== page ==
Health Services Research & Policy ■ Clinical Practice Management ■ Training & Education ■ Leadership
Health Services Research & Policy ■ Clinical Practice Management ■ Training & Education ■ Leadership
Health Services Research & Policy
■ Clinical Practice Management
■ Training & Education ■ Leadership

Finding Support for Patients in Unexpected Places

The JACR shows leadership in patient-centered care by including patient advocates in its hackathon and on its Editorial Board.

I received my first copy of the JACR in the mail: the July 2016 issue (volume 13, number 7 to be exact). Why do I remember the exact volume and issue? It's not because I'm a retired nerdy engineer (I am). Rather, this is one of the first (if not the first) issue of a peer-reviewed medical journal that lists a patient advocate as an associate editor on the masthead. Ever. And not just one, but two: my colleague Andy DeLaO and me.

I came to my second career as a patient advocate and public health researcher after the loss of my husband to lung cancer. During my caregiving journey, I realized somebody (in fact, lots of somebodies) needed to do more to help people with this devastating disease, so I became an advocate.

At the beginning, I felt self-conscious and unqualified due to my lack of medical credentials. I even hesitated to call myself a lung cancer advocate on my business cards. I cancelled my first order and reordered the cards, listing "lung cancer awareness" as my profession. I soon realized my enthusiasm, strong engineering-acquired analytical skills, and willingness to volunteer provided many opportunities for advocacy projects. However, not all medical professionals, health care organizations, and medical societies welcomed patient and patient advocate involvement in health care related research, quality measures and initiatives, technical conferences, or even patient experience committees. Some excluded us totally. Others provided separate "special tracks," forcing us into silos, creating the appearance of inclusivity while minimizing access to real health care and conference activities.

Fast forward three years to May 14, 2016. I had just graduated with a master's in public health and was helping the JACR host a hackathon at the start of the ACR 2016 Annual Meeting. Ruth Carlos, MD, FACR, JACR deputy editor, approached me (and Andy DeLaO) in the summer of 2015 to be on the planning committee to represent the patient voice. A scholarly journal was planning a hackathon to address the patient and caregiver need to access peer-reviewed medical journal articles. How inspiring!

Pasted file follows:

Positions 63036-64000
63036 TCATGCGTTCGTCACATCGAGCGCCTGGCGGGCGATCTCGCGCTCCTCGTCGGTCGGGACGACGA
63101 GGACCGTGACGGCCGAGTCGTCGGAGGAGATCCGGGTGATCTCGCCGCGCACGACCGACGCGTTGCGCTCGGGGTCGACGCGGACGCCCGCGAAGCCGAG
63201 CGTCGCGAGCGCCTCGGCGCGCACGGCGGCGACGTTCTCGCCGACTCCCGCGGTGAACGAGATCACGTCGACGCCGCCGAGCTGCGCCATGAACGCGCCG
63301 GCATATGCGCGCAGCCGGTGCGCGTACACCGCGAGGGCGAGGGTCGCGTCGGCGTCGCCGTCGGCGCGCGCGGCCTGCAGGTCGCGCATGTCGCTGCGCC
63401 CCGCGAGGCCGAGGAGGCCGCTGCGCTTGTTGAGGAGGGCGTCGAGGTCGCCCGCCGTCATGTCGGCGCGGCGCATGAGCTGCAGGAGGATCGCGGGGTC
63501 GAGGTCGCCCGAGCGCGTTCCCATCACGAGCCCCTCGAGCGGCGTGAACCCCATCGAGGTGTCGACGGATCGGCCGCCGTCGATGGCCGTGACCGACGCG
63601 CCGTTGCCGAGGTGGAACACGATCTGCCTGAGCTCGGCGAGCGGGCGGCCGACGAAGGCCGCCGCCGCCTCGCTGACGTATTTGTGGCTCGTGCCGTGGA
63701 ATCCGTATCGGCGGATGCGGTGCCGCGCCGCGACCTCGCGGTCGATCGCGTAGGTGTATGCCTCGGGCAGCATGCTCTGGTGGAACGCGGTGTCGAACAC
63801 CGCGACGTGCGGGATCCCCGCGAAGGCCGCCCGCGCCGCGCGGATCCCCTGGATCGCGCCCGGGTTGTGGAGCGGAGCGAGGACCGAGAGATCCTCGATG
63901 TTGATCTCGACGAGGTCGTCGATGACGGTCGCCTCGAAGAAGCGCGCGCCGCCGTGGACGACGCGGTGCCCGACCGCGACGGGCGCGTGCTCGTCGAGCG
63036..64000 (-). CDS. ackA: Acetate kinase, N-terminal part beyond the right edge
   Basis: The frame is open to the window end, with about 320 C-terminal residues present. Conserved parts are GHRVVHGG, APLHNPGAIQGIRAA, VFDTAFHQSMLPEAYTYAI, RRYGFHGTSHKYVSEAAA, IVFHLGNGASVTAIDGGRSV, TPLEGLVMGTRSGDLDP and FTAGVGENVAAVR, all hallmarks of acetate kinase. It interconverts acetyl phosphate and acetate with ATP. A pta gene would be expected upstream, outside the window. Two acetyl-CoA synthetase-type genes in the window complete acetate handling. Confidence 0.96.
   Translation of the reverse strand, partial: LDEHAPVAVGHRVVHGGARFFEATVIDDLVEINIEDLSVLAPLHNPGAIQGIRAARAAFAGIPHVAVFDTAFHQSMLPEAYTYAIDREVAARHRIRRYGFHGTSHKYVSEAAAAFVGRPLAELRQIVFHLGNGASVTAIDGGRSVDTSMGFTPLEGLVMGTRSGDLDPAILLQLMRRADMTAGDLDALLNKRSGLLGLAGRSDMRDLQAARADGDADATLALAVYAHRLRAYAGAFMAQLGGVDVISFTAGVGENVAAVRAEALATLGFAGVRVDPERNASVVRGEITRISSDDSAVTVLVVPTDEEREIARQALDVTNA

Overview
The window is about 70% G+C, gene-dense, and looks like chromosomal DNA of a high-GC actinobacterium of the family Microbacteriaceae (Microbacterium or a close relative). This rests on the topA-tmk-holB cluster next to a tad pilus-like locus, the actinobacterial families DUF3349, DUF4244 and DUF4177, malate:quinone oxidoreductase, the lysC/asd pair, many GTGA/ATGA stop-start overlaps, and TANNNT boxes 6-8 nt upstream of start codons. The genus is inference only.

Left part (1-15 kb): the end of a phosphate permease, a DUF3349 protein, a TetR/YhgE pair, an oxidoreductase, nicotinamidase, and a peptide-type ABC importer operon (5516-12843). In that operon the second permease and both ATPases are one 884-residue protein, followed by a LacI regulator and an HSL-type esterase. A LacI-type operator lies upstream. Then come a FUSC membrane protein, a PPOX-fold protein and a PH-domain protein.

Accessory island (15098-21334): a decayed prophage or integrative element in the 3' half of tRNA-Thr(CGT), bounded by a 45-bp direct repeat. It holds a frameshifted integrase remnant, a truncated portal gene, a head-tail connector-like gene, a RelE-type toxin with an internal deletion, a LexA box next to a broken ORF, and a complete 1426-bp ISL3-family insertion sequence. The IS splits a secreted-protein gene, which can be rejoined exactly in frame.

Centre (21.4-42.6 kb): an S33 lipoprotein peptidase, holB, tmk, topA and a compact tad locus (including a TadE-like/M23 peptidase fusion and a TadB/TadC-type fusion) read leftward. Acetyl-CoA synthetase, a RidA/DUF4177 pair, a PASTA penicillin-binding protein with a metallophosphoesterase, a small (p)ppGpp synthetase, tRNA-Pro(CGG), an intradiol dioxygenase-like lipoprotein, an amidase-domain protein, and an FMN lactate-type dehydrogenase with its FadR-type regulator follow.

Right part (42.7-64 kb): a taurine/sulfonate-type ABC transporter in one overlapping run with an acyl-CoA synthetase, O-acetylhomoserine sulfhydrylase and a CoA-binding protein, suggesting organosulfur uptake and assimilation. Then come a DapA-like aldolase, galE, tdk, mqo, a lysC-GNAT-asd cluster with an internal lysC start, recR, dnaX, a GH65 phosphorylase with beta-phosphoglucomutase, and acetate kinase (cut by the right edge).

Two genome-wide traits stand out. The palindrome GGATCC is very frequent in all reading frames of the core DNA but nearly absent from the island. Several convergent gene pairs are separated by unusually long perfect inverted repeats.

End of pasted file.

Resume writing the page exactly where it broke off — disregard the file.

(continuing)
The hackathon was a great success. The teams identified innovative approaches to providing journal article access. JACR's publisher, Elsevier, offered to help find sponsors to fund development of the ideas. The whole hackathon experience was a model for acceptance, inclusion, and respect for the patient voice and the patient advocates. This was proactive patient-centered care at its best.

I enjoyed seeing even more about patient-centered care during the rest of my time at ACR 2016. The opening address by President David Kushner laid out a vision for a transition to patient-centered care and an impressive list of accomplishments already achieved. It was surprising to me (in the best of ways) that radiologists, often stereotyped as isolated in a back room staring at computer screens, would be the ones leading the way to patient-centered care.

The Morton Lecture speaker was Andy DeLaO. His talk focused on how radiologists could come out of their dark reading rooms and into the metaphorical light to engage with patients.

I was already impressed by the vision and leadership of the ACR and JACR, but my involvement didn't stop here. I was invited to attend the Patient- and Family-Centered Care (PFCC) Commission meeting and to join one of its committees. Although only the group's first official in-person meeting, much work had already been done virtually by teams comprised of ACR members, patients, and patient advocates. This reinforced my belief that ACR is the professional medical society most committed to patient engagement and inclusion.

After lunch, Bruce J. Hillman, MD, FACR, editor-in-chief of the JACR, asked if I would be interested in being an associate editor to bring the patient perspective to the journal. I accepted of course and thanked Bruce for the opportunity to help bring the patient voice to the radiology community.

Since then, everyone in the ACR community has been supportive and encouraging to Andy and me as associate editors. The JACR staff are working with us to develop this new role for patient advocates. In this capacity, I will be reviewing manuscripts that are of particular interest to patients and caregivers, as well as writing a blog post every other month. I am incredibly excited and honored to be part of the JACR family. Thank you all for the warm welcome and the support.

Sidd Finch and the Hillman Fellowship
Recognize the Champions Among Us


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Thursday, 18 July 2019

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